Scientists in the U.K. are seeking an overall ban on certain additives because of their links to hyperactivity.
British scientists last week claimed that the number of hyperactive children could be cut by a third by banning certain food additives.
The results of the recent research is causing pressure on the british Food Standards Agency to force manufacturers to stop using the "E-number" chemicals.
The researchers are saying that by removing artificial colours from children's foods would bring not only significant health benefits but would play a critical role in improving society as a whole, as hyperactive children have a harder time with education and end up being labelled slow, disruptive and "troubled."
According to the researchers from the University of Southampton, led by Professor Jim Stevenson, removing the chemicals could also help reduce anti-social behaviour in teenagers.
The authors of the study believe the harm caused to the IQ of youngsters is just the same as the damaging impact of lead on developing brains. and just as efforts were made to protect children against lead poisoning years ago, there is "justification for action now" on food colors.
The research team calculated that 6.6 percent of children aged three to 12, a total of 462,000 in Britian, suffer from Attention Deficit Hyperactivity Disorder (ADHD). They believe this figure could be reduced by 30 percent - around 140,000 - if the additives were banned.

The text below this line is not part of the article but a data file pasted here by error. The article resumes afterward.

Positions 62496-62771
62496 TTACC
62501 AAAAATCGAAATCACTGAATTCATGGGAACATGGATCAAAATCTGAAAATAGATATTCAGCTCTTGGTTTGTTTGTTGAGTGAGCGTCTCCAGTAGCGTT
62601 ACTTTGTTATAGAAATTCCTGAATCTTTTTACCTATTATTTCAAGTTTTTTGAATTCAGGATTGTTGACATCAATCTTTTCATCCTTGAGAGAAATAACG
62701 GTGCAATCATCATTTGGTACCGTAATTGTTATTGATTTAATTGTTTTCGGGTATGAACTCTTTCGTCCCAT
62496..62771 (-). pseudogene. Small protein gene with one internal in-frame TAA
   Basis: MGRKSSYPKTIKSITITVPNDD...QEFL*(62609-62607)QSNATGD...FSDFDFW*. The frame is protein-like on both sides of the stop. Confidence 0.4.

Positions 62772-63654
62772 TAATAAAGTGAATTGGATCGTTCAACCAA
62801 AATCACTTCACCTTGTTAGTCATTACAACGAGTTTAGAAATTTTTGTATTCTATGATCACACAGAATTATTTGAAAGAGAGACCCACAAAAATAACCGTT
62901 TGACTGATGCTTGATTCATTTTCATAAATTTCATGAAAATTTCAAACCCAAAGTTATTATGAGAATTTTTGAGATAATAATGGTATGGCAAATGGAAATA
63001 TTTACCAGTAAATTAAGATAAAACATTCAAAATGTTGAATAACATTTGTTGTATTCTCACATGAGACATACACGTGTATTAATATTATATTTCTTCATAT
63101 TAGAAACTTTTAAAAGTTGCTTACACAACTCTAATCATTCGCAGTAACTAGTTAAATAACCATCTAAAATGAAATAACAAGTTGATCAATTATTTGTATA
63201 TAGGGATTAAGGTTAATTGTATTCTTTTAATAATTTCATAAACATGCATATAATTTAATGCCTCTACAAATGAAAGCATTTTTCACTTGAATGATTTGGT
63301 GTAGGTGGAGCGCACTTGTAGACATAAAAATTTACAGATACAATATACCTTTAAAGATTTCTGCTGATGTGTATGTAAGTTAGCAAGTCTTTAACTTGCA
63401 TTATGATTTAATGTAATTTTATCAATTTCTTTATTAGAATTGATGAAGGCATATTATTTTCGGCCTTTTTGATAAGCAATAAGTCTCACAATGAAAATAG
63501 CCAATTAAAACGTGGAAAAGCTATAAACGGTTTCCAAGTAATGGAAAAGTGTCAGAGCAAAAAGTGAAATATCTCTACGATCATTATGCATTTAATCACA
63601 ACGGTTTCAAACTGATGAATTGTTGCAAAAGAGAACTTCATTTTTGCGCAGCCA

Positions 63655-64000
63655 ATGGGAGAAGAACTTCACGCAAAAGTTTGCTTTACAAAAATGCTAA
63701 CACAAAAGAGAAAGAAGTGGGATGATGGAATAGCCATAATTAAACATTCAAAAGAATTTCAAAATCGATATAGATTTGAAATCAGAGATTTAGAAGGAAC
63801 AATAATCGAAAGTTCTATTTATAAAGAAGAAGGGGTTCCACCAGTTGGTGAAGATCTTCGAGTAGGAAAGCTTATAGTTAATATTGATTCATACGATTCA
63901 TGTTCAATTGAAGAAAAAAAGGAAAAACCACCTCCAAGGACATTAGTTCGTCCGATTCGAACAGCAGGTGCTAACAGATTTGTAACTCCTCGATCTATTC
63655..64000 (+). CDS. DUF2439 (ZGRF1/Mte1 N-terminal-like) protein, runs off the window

During the study, two groups of children showed changes in behavior when given the additives during controlled experiments. The children found it difficult to sit still and concentrate and demonstrated problems with reading. Other symptoms included becoming loud and impulsive.
Professor Stevenson said: "We now have clear evidence that mixtures of certain food colors can adversely influence the behaviour of children.
"We know that hyperactivity in young child is a risk factor for, for example, later difficulties in school. Certainly it is associated with difficulties in learning to read.
"It is also associated with wider behavioural difficulties in middle childhood, such as conduct disorder.
"I feel that the effects we are seeing here are sufficiently great to represent a threat to health."
The researchers, in their report to the British Food Standards Agency, warned that "Elevated levels of hyperactivity in young children represent a risk for continuing behavior problems into later childhood. It should also be recognised that children with elevated levels of hyperactivity can be disruptive to a family and are sometimes socially isolated because peers find their behaviour unsettling."
Hopefully the British FSA will respond positivly to the results of this report. And we would also hope that our own FDA will take a hard look at the additives allowed on our own children's food.
The worst offenders of the food additives were the artificial coloring: tartrazine (E102); quinoline yellow (E104); sunset yellow (E110); carmoisine (E122); ponceau 4R (E124); and allura red (E129).